Understanding Whole Foods

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Understanding Whole Foods

“Unprocessed,” “natural,” “real food” – no matter what you call them, whole foods are key players in a healthy diet. They pack a higher nutrient density than their processed alternatives because they come straight from Mother Nature herself, in their natural form, with minimal processing and additives.

Whole Food Benefits

Because whole foods are virtually untouched by industry, they have all of their naturally occurring nutrients. For example:

  • When you eat whole grains, you load up on fiber from the intact bran and germ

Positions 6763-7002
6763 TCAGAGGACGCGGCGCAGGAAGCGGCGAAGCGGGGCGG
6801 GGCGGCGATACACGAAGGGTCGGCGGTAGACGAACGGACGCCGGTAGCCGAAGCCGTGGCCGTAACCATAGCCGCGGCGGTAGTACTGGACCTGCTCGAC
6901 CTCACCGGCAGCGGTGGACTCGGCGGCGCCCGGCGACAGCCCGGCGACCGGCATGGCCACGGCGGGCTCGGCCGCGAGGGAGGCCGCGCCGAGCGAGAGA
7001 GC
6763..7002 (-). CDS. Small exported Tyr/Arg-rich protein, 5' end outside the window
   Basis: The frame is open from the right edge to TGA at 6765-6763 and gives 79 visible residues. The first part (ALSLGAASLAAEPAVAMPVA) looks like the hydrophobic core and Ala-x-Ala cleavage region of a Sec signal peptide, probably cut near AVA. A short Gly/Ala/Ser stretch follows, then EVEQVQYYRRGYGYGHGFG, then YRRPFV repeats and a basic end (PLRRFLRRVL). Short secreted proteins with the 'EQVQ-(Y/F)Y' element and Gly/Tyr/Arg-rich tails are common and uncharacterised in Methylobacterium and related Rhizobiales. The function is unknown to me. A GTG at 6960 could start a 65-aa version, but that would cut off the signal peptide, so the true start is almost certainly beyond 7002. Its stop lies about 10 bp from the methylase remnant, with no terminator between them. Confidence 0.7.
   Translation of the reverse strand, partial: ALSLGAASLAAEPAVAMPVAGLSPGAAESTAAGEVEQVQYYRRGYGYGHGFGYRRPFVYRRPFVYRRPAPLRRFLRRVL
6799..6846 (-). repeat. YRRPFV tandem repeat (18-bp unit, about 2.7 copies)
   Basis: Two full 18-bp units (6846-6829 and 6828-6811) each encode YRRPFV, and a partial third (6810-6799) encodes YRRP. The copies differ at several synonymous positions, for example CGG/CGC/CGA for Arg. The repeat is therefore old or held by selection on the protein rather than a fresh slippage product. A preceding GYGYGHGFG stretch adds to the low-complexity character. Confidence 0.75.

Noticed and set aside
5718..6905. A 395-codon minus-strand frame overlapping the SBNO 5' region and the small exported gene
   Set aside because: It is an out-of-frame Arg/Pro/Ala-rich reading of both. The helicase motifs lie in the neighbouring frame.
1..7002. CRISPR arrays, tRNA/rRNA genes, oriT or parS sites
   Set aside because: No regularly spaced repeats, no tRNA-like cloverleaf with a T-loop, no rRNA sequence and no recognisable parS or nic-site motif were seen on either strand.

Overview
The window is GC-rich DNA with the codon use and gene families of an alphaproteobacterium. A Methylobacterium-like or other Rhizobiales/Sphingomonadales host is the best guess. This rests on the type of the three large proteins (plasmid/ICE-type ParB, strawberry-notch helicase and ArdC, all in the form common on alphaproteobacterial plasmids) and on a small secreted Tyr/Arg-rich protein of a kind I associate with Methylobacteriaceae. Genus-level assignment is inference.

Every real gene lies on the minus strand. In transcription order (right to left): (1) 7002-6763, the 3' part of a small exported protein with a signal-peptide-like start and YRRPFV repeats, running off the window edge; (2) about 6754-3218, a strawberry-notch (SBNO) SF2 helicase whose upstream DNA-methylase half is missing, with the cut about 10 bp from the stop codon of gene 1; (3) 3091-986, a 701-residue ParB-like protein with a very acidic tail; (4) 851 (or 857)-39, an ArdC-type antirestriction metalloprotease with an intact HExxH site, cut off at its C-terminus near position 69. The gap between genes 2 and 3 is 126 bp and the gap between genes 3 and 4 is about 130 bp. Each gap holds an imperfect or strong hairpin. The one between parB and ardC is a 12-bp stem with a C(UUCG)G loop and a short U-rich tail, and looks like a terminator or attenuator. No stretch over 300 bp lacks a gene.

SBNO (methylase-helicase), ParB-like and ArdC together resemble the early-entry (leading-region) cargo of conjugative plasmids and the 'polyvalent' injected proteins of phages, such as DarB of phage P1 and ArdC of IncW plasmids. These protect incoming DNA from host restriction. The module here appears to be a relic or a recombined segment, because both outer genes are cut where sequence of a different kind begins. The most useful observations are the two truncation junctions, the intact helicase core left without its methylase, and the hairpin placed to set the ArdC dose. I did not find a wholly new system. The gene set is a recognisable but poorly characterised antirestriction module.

• When you eat fresh, whole fruits and vegetables, you get their full spectrum of vitamins, minerals, antioxidants, fiber, and phytonutrients – in their original proportions
  • When you eat whole, raw nuts and seeds, you boost your protein, fiber, and micronutrient intake without adding sodium, coloring, or bad fats to your diet

Healthy Whole Food Swaps

To rev up your diet, swap your usual staples for healthier whole food alternatives. Great swaps include:

  • Baked potato with herbs in place of fries
  • Spaghetti squash in place of regular pasta
  • Steel-cut oats in place of instant oatmeal
  • Fresh apple slices in place of apple sauce
  • Wild rice in place of white rice
  • Cucumber & hummus in place of crackers & cheese

Find Your Balance

As healthy as whole foods are, they’re not always an option. When limited access or dietary restrictions prevent you from eating the whole foods you want, natural health products can offer a quality alternative.